Tuesday, December 15, 2009

Congratulations, Annise Parker, Mayor-Elect of Houston

'“I promise to give to citizens an administration of honesty, integrity and transparency,” she said. “The only special interest will be the public. We are in this together. We rise or fall together.”' - Annise Parker
I lived in Houston for over 20 years and voted for Annise Parker when she ran for city council. She got her start in civic activism in Houston's Neartown, which includes Montrose - where I lived. She's now the first lesbian elected mayor of a major American city!

From the Houston Chronicle:
When Parker finally appeared at 10:30 p.m., resplendent in a gold pantsuit and pearl necklace, the room at the George R. Brown Convention Center jammed elbow-to-elbow with supporters erupted with a deafening cheer. Some were newcomers to political waters. Some had been with her a dozen years ago when she claimed her first City Council seat.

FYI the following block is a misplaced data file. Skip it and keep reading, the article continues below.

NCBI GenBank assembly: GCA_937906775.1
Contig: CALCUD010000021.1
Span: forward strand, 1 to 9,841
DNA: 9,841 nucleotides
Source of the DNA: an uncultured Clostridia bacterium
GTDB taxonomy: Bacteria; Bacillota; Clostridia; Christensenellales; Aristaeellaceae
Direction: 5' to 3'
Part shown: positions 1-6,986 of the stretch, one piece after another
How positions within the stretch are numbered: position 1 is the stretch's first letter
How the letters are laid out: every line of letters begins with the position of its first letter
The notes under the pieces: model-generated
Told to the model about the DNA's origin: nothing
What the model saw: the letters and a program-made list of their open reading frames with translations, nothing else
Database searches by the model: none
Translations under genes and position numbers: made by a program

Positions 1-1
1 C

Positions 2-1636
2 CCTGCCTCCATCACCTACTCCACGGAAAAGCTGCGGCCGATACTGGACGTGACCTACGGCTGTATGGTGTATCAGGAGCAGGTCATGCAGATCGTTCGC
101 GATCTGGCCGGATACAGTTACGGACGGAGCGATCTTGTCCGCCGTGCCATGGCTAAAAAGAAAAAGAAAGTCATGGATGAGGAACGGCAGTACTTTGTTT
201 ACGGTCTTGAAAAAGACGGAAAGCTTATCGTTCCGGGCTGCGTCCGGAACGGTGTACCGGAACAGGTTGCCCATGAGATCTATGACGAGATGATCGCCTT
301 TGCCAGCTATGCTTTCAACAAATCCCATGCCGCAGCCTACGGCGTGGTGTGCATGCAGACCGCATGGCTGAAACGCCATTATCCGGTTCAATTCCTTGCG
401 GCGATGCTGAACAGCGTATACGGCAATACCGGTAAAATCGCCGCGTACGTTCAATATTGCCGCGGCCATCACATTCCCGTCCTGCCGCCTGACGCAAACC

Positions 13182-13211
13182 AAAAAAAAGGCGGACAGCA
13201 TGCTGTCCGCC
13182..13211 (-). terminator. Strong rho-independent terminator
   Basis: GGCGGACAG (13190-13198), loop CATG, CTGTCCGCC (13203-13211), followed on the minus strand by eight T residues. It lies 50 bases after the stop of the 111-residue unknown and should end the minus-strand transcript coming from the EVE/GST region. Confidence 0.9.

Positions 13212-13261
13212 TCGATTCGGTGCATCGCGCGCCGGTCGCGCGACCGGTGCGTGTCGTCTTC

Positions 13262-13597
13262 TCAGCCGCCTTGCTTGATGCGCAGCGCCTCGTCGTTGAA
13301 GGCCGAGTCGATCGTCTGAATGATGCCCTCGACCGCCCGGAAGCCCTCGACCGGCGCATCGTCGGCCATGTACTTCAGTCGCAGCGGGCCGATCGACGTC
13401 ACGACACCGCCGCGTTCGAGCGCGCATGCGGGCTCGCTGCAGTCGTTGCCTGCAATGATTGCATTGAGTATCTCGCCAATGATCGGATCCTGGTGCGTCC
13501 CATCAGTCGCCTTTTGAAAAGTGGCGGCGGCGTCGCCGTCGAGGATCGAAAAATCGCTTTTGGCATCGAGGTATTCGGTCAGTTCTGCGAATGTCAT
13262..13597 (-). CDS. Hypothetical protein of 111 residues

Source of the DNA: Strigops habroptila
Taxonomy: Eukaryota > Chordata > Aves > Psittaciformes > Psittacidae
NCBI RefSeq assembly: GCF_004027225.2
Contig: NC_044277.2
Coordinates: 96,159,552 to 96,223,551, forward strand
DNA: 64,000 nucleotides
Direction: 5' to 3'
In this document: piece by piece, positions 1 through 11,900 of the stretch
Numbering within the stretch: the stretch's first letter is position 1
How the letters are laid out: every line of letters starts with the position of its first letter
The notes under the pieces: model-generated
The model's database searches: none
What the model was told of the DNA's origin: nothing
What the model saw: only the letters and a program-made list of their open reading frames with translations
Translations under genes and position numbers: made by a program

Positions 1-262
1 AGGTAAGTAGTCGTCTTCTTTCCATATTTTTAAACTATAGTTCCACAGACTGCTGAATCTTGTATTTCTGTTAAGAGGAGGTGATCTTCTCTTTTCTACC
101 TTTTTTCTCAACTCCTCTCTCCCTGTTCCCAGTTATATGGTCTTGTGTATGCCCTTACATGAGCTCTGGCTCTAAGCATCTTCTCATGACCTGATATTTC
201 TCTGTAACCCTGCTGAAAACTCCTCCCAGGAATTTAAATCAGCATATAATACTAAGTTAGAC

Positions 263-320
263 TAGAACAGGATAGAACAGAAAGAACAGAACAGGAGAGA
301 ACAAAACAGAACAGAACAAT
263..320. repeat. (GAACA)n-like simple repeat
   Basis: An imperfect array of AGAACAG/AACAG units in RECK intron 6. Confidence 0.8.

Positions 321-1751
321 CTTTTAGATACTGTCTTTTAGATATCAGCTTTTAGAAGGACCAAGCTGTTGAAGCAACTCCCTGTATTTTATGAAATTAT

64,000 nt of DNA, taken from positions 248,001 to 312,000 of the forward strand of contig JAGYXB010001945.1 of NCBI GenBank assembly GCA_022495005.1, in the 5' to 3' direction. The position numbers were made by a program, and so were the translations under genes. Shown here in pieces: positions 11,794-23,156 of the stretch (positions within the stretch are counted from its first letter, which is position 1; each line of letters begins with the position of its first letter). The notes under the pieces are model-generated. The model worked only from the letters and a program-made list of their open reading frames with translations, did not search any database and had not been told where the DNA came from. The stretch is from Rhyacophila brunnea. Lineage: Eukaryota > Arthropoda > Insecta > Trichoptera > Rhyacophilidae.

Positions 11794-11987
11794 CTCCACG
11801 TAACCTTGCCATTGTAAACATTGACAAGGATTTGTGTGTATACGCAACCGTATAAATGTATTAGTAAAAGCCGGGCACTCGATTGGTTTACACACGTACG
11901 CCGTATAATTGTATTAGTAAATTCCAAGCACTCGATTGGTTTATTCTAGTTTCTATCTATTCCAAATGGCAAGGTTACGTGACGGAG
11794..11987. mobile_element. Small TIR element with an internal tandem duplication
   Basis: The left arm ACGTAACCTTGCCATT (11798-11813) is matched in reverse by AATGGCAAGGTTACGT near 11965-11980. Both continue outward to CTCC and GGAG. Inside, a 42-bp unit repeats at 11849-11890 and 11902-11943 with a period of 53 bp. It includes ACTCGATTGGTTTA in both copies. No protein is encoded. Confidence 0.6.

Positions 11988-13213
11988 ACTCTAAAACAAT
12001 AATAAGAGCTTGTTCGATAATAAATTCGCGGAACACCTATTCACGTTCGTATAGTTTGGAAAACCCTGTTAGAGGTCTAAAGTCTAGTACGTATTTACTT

“Tonight the voters of Houston have opened the doors to history,” she said. “I acknowledge that. I embrace that. I know what this win means to many of us who thought we could never achieve high office. I know what it means. I understand, because I feel it, too. But now, from this moment, let us join as one community. We are united in one goal in making this city the city that it can be, should be, might be, will be.”

She was interviewed by NPR's Melissa Block:
BLOCK: You said on election night that you hope your election will change people's minds about Houston. What do you think needs to be changed in people's mind?

Ms. PARKER: A lot of Americans have an image of Houston as a, perhaps, stuffy, conservative, southern city. We are a huge, sophisticated, international city. We are one of the most diverse cities in America. And we clearly value people more on what they can do than who they are. I do believe that my election will cause people to give Houston a second look as a place where they might want to live and work.
Right on. Houston's come a long way indeed. I do look forward to the day when electing an lbgt person to higher office (in civic life or in religious institutions) will not be a big deal. But there's work still to be done!

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